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Strong leadership involves reflection, skill, sensitivity

March 25, 2021 By    

Margaret Morford, CEO of The HR Edge, a management consulting and training company, has learned hard lessons about leadership over the course of her career in law and human resources. She shared those lessons – and ways propane retailers can apply them to their own workplaces – during an online event hosted by the Women in Propane Council:

Headshot: Margaret Morford

Morford

1. To achieve your goals, “paint a picture” of the desired result. For example, it may be helpful to “keep score” of the number of concessions during contract negotiations. Or you might motivate co-workers to act if they can picture moving tasks off their to-do lists. Ask yourself:

  • With whom am I negotiating that I need to change my tactics?
  • What picture can I paint for them that gives me the desired result?

2. Examine work mistakes you have made and decide on specific behavior changes to ensure the mistakes don’t reoccur. Ask yourself:

  • What are the top three career mistakes I’ve made?
  • What are the behavior changes I could have made to avoid the unwelcome outcome?
  • Is there a better way to do the right thing? Don’t always assume you made the right choice in a situation. There are many possible right answers – you need to find the “correct right answer.”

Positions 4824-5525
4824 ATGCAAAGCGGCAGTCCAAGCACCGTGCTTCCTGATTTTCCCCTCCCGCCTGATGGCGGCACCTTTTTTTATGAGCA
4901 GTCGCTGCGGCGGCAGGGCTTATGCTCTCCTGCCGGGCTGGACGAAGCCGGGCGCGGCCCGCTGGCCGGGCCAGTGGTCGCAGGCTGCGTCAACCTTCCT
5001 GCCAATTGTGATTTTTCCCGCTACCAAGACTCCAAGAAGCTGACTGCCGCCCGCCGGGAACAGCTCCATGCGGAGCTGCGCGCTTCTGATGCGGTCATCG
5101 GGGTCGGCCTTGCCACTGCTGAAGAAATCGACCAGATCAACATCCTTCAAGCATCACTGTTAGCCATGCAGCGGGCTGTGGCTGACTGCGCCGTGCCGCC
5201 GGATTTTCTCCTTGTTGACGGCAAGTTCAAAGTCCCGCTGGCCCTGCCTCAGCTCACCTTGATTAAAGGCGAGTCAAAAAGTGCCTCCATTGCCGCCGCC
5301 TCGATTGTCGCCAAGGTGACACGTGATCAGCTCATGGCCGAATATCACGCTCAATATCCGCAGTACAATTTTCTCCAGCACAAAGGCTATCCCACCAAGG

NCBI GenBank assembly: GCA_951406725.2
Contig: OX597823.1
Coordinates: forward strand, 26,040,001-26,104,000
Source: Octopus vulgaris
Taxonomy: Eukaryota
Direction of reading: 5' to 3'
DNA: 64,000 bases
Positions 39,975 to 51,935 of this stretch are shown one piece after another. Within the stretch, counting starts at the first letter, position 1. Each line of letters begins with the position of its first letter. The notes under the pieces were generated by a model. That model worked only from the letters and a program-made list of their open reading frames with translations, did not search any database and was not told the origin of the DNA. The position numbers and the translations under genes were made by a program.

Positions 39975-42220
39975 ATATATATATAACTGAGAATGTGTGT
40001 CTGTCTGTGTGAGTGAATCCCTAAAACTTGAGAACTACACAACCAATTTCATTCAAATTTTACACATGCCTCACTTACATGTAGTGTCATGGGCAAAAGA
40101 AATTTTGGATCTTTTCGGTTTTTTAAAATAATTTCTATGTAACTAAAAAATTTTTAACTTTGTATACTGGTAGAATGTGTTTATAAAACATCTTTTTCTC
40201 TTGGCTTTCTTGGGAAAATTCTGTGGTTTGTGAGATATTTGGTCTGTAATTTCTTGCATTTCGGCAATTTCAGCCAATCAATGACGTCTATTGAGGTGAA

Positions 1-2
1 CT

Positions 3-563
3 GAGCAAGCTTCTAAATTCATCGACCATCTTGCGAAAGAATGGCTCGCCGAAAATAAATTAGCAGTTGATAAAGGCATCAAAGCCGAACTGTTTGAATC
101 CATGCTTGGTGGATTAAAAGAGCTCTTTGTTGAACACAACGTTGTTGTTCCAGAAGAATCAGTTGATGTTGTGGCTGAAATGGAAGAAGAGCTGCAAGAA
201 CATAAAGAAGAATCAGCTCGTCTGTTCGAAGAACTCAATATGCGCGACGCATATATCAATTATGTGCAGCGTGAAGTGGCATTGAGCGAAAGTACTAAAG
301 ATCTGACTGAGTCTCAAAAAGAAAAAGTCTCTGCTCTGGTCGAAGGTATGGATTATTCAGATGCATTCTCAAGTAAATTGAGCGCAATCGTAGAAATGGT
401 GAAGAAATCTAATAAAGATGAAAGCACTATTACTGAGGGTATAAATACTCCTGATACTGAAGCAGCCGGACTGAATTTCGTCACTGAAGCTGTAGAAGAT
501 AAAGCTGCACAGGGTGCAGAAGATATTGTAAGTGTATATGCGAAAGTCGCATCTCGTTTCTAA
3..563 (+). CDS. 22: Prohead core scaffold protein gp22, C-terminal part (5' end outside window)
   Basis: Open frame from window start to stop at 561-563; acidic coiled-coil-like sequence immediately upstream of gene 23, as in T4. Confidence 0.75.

3. Adjust your message to your audience – and its sensitivities – in order to be heard. For example, “tattoo” can carry negative connotations, so it may be more considerate to use the term “body art”; or an older person who is used to hearing “you’re welcome” may perceive “no worries” from a young person as dismissive. Ask yourself:

  • What words do I use with individuals that need to be adjusted so they hear my message?

4. Humor can change the behavior of others better than a lecture. Ask yourself:

  • What tense work situation could be diffused with humor?

5. Humor isn’t always appropriate and depends upon the individual, group or situation. Ask yourself:

  • Who do I tease at work? Am I sure it’s funny to them? Their laughing doesn’t mean they think it’s funny.
  • Who do I joke about behind their backs? It’s probably not appropriate.

6. Focus on what the end result needs to be – the finished product – and watch getting sidetracked into other issues. Failing to deliver on time can cost you a lot in your career. Ask yourself:

  • What projects or situations am I involved in at work that have gotten bogged down and are running significantly behind schedule?
  • Where am I getting sidetracked in each one?

7. Appreciation is an investment in your relationship with anyone at work. The more you appreciate co-workers, the more most people will do for you. Don’t appreciate a poor performer, though. It won’t turn their work around. Only point out things you truly appreciate. Ask yourself:

  • When was the last time I made someone feel special at work?
  • Whose heart did I gladden today?

8. Get people on your side in order to negotiate what you need or want. Don’t say: Do you understand what I feel? Instead say: Can you understand why I’m struggling with this? Ask yourself:

  • Who have I failed to persuade?

9. Always adjust to your manager’s style. Ask yourself:

  • What are my manager’s values?
  • How can I tailor my requests or agendas to meet those values?

10. Sometimes crazy is just crazy – manage it, leave it or fire it. Ask yourself:

  • What stressful situations at work have I repeatedly been involved in that don’t change?
  • What is my new strategy to fix that situation permanently?

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